On the TNT broadcast, Steve Kerr mentioned that Mark Jackson told him that Curry is best shooting in transition, “when he can step into those threes.” I’m assuming that Kirk Lacob showed him the stats.
And I think it’s worth mentioning that Don Nelson had a complete grasp of this concept before the computer was even invented.
Thank you Don Nelson, for all the wonderful players — like Stephen Curry — you drafted. And thank you for the unique brand of beautiful, WINNING basketball you invented, and allowed us all to witness.
The brand of basketball that is now winning titles in the NBA, and becoming established wisdom in this new age of the quant.
Festus Ezeli: Take another look at that pick and roll with Curry that Ezeli completed near the end of the 2nd Q.
Now take another look at Ezeli guarding Kevin Durant on a pick and roll at 7:00 3Q. Ezeli goes out to pick up Durant at the free throw line, forces him out of the lane, and pressures him into throwing away a pass.
Two things that Andrew Bogut can’t do.
Festus Ezeli ain’t Andrew Bogut. But Andrew Bogut ain’t Festus Ezeli either.
The Andrew Bogut Myth: Speaking of the devil, Bogut went out with a left ankle “sprain” in the first quarter. The word from Warriors sources is he suffered it in the TWolves game.
Hmm. Is it nasty of me to be skeptical of this “sprain”? No, it isn’t. Not given Joe Lacob’s track record of lying about Warriors injuries. Given that sordid record, in fact, it would actually be quite kind and generous of us to believe that Bogut sprained his ankle.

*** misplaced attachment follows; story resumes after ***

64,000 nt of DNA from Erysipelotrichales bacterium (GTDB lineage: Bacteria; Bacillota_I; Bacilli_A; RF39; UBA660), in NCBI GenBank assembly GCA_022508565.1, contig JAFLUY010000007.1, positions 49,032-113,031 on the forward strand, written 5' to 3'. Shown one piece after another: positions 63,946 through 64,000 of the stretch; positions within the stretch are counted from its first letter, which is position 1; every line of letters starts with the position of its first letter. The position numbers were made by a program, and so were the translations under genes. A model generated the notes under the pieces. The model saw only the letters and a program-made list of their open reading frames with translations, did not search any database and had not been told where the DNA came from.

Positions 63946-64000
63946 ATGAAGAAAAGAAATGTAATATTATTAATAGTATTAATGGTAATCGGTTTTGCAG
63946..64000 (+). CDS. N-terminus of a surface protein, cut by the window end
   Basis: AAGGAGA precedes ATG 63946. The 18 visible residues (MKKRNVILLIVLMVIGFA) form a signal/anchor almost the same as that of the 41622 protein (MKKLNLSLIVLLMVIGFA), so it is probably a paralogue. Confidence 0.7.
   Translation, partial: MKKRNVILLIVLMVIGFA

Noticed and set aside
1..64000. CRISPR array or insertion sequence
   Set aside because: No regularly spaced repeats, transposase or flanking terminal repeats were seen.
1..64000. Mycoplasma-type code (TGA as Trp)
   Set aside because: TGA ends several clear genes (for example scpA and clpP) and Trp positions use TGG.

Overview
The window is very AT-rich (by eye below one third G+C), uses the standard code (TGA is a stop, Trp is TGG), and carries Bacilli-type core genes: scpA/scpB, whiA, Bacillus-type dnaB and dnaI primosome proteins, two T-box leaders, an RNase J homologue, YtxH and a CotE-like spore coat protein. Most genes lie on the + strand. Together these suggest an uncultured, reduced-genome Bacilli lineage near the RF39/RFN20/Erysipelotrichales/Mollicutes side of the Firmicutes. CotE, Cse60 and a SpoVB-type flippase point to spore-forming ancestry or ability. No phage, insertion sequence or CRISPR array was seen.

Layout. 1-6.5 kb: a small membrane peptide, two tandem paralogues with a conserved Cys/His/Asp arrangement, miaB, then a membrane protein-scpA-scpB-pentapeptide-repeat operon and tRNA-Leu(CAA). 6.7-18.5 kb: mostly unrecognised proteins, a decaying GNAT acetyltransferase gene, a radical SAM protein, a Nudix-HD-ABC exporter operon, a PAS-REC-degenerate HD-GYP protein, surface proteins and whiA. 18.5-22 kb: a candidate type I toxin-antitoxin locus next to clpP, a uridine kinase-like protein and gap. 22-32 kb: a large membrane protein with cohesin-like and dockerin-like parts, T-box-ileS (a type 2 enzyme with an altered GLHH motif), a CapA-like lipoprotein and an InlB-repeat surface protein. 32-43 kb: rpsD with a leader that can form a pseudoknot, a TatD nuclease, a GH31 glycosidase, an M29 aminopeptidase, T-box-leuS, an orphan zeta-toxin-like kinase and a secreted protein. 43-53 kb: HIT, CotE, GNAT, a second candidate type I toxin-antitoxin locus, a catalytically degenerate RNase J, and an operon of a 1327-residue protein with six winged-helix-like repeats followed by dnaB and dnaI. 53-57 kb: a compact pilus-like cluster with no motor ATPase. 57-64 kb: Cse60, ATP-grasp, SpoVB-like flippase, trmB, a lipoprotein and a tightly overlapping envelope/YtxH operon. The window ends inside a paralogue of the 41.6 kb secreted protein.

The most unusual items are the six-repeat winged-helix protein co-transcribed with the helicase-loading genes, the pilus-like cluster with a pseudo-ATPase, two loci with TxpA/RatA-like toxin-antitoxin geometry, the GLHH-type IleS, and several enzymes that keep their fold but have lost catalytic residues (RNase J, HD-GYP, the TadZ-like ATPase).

If you didn’t already hear the news, I’ll repeat here what I wrote in the last thread regarding the interview Bogut gave last night to Jim Barnett on Warriors Roundtable: He admitted, in so many words, that his ankle is still killing him. He has good days and bad days. He doesn’t go out after games or practice, because he needs to stay off it. He feels as if he doesn’t have his legs under him enough to play in the low post.
When asked if he ever had doubts that he would make it back, he answered, “I still have doubts.”
Bogut might have an ankle sprain. But he also has osteoarthritis.
By the way, Charles Barkley spent a lot of time last night stating that the Warriors need a big man. Here’s a couple of characteristic quotes:
They need a big guy. They’ve got to get some help for David Lee down low.
They’ve got to get a center to go with David Lee.
Doesn’t Barkley realize that the Warriors have Andrew Bogut on their roster? That they are finally built “the right way”?
Maybe Adam Lauridsen can set him straight.
Klay Thompson: Take another look at what was a terribly frustrating sequence for Klay, but which nevertheless made feltbot sit up and take note.
At 10:51 3Q, Klay moves his feet to stay in front of a Russell Westbrook drive, then caps his pull-up J at the top. It was wrongly called a foul.
The following possession, Klay drove the lane and went right at Thabeet for the one-hand thunder jam. It hit the back rim and bounced out.
These plays didn’t work out, but yes. Yes, young man, yes.
The Brand: At 7:50 4Q, Barnes attempted to post up Derek Fisher. Fisher goaded him into an offensive foul. Nothing unusual, Fisher’s been doing this for years, and not just to raw rookies.
But take note of this play. Because in the playoffs, you may see Harrison Barnes guarded by the point guard a lot. It is simply the best way to guard the Warriors: Your long all-pro defensive two guard (Iguodala, Green) taking Curry. Your all-pro defensive three (Chandler, Leonard) stifling Klay Thompson. And your point guard (Andre Miller, Tony Parker) guarding The Brand.
Tony Parker? Yes, Greg Popovich guarded Barnes with Tony Parker for several possessions in the last game. Mark Jackson responded by sending Barnes into the low post to punish the cross-match three times.
Parker stripped him twice.
And that was the end of that.